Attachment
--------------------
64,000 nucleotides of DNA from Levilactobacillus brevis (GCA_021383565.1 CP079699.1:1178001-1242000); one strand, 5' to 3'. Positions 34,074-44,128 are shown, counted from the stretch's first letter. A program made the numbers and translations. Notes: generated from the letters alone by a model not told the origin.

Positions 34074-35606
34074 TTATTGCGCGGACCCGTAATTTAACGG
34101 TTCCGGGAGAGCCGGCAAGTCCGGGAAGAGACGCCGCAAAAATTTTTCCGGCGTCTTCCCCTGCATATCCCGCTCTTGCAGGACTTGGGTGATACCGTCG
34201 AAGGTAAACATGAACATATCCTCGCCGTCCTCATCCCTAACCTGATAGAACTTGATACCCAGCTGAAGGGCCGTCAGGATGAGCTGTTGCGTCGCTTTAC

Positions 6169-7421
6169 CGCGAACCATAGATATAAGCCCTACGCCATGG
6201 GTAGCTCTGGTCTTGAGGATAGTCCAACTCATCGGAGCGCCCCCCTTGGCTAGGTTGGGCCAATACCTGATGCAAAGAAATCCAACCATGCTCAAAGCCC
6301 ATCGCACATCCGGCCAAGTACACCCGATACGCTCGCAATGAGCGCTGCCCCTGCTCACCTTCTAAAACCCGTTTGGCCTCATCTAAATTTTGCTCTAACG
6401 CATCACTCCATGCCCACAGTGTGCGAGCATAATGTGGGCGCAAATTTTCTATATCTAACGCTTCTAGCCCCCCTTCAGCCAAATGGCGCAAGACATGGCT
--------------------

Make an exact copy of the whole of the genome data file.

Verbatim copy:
64,000 nucleotides of DNA from Levilactobacillus brevis (GCA_021383565.1 CP079699.1:1178001-1242000); one strand, 5' to 3'. Positions 34,074-44,128 are shown, counted from the stretch's first letter. A program made the numbers and translations. Notes: generated from the letters alone by a model not told the origin.

Positions 34074-35606
34074 TTATTGCGCGGACCCGTAATTTAACGG
34101 TTCCGGGAGAGCCGGCAAGTCCGGGAAGAGACGCCGCAAAAATTTTTCCGGCGTCTTCCCCTGCATATCCCGCTCTTGCAGGACTTGGGTGATACCGTCG
34201 AAGGTAAACATGAACATATCCTCGCCGTCCTCATCCCTAACCTGATAGAACTTGATACCCAGCTGAAGGGCCGTCAGGATGAGCTGTTGCGTCGCTTTAC

Positions 6169-7421
6169 CGCGAACCATAGATATAAGCCCTACGCCATGG
6201 GTAGCTCTGGTCTTGAGGATAGTCCAACTCATCGGAGCGCCCCCCTTGGCTAGGTTGGGCCAATACCTGATGCAAAGAAATCCAACCATGCTCAAAGCCC
6301 ATCGCACATCCGGCCAAGTACACCCGATACGCTCGCAATGAGCGCTGCCCCTGCTCACCTTCTAAAACCCGTTTGGCCTCATCTAAATTTTGCTCTAACG
6401 CATCACTCCATGCCCACAGTGTGCGAGCATAATGTGGGCGCAAATTTTCTATATCTAACGCTTCTAGCCCCCCTTCAGCCAAATGGCGCAAGACATGGCT